what am I not acknowledging, exactly? I agree that EPM does some of the same things as DSS. That's why there's overlap, and why we're discussing how to rationalize that overlap.
On the specific standards redundancy subject: I've stated at least twice before now, that you are not adequately assessing the SignaturePolicy capabilities within ETSI 101 733/903 and RFC3126.
What would you like to see me/us doing that would make you think we were adequately assessing this?
Your example below in the paragraph with the Ali...@Acme.com reference makes it clear you don't see the overlap with the objectives of SignaturePolicy. "this document has been reviewed and approved" is an "intent phrase" or "commitment rule".
Okay. Then if a DSS server is producing a signature with that intent, in a format like XAdES that allows such an attribute, then it should put that SignaturePolicy in the signature.
Are you going to reinvent SignaturePolicy ? </ed>
No. The request/response protocol is going to ignore it, like it ignores any other signed or unsigned attributes the server chooses to add into the signature.
Perhaps the charter itself should be revisited in this area.
You're welcome to propose that to the list.
- if the answer to the first question above is that NR is in, then the 1/3 of DSS' mandate intending to perform "delegated signing" will be out
You claim "delegated signing" is incompatible with NR. I disagree. If NR means anything, it means that the client should be held responsible for things signed with the public key.
<ed> Things aren't signed with one's public key, they are signed with one's private key. </ed>
If this responsibility was contingent on the client's private key management practices, then it would be easy for the client to repudiate a signature by claiming lax practices.
Alice gives her private key to Bob. Alice signs a contract with Charlie Alice tries to repudiate the contract Alice points out that Bob has her private key. Thus, since the private key was not in her sole possession, the signature cannot be uniquely assigned to her. Alice has successfully repudiated the contract.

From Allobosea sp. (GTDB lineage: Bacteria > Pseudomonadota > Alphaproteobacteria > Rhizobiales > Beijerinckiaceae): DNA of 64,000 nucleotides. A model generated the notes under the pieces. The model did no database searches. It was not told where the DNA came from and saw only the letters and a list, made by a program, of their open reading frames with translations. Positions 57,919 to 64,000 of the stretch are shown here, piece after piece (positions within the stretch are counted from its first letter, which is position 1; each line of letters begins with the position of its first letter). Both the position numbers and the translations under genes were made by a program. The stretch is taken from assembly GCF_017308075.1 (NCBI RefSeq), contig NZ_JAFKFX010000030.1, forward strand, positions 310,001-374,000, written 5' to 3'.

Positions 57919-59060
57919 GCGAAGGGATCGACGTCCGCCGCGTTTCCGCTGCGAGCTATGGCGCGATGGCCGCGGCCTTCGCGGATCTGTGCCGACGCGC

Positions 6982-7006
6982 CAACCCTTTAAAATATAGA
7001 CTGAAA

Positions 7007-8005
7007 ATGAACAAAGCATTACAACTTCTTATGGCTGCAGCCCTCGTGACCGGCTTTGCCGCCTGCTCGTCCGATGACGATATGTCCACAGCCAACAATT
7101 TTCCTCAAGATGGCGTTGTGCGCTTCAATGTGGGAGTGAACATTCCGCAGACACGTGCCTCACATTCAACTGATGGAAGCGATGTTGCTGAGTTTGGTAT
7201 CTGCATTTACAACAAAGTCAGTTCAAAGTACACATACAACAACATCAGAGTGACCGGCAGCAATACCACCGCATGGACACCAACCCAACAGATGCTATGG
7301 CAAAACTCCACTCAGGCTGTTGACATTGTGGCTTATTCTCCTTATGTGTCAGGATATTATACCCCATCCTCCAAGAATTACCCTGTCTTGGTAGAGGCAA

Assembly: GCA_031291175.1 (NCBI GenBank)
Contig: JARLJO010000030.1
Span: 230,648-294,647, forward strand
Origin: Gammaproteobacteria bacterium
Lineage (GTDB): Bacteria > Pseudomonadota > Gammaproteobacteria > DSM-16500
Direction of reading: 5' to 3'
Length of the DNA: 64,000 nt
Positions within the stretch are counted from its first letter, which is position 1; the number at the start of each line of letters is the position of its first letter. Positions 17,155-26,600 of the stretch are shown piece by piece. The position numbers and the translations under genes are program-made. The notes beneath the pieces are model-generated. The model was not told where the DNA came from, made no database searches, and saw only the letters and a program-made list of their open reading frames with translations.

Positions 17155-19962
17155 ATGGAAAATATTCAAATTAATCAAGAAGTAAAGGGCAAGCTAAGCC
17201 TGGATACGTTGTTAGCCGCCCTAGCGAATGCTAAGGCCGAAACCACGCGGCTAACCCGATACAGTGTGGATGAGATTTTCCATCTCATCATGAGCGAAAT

<ed> Absolutely incorrect. Alice is obliged to notify the Certificate Authority the moment key compromise has taken place.
Right, but in a repudiation attempt, Alice is the *attacker*. You can't trust Alice to protect you from herself. If non-repudiation depends on Alice keeping her private key private, then it's easy for Alice to repudiate signatures, and almost impossible for Charlie to prove the negative that no-one else ever gained access to Alice's private key.
The only reasonable way to proceed is for Alice to enter some contractual relationship where she agrees to assume liability for *anything* that verifies with her public key, up to some limit. In this situation, Alice can manage her private key however she wants.
Lest you think I'm inventing things, many reputable crypto-technologists have similarly "repudiated" the concept of non-repudiation as being unworkable: http://www.cryptoapps.com/~peter/part2a.pdf http://www.counterpane.com/pki-risks.pdf
If she does not, she would have broken a fundamental precept of every Certificate Policy on the planet.
Yup. And she would have repudiated her signature.
She is also obliged by that same CP not to disclose the secret password or give away the keying material, both of which she has done. It is similar to the passport theft scenario, where you are obliged to notify the passport office of passport theft the moment you find out. Conscious violation is an extreme, but open and shut case.
Sure. Alice says "Bob has my private key". So the signature can't be non-repudiably bound to me. Alice walks away scot-free. Open and shut. Either that, or the judge says "I don't care, private key security is your responsibility", in which case Alice is free to do whatever she wants with her private key. Like store it on a DSS server!
Thus, if you want NR, you have to hold Alice accountable no matter what she does with her private key.
<ed> These obligations to protect your key and secret should not be news to you ? Clearly if one happens to have a clear disdain for PKI, one might find this objectionable, but that is the current state of this popular technology, which the largest players in the industry are now making pervasive (MS and Adobe). </ed>
If she wants to store it on a server and access it there, that's her own business.
<ed> She I obliged to keep it under her protective custody. In fact one of the largest PKI supplier's in the world supports a roaming certificate served from a profile server, which they take emormous pains to double encrypt and re-create on the signer's workstation just so they can claim the user signs while in possession of the keying material. I invite you to study the Entrust TruePass architecture.
I'm familiar with these - RSA has a product, SingleSignOn.Net, Arcot, IETF's SACRED, SecureComputing, Hushmail. In most cases the private key is encrypted with a password, so it would be easy for the server to brute-force, and the claim that the private key is in the client's sole possession is debatable.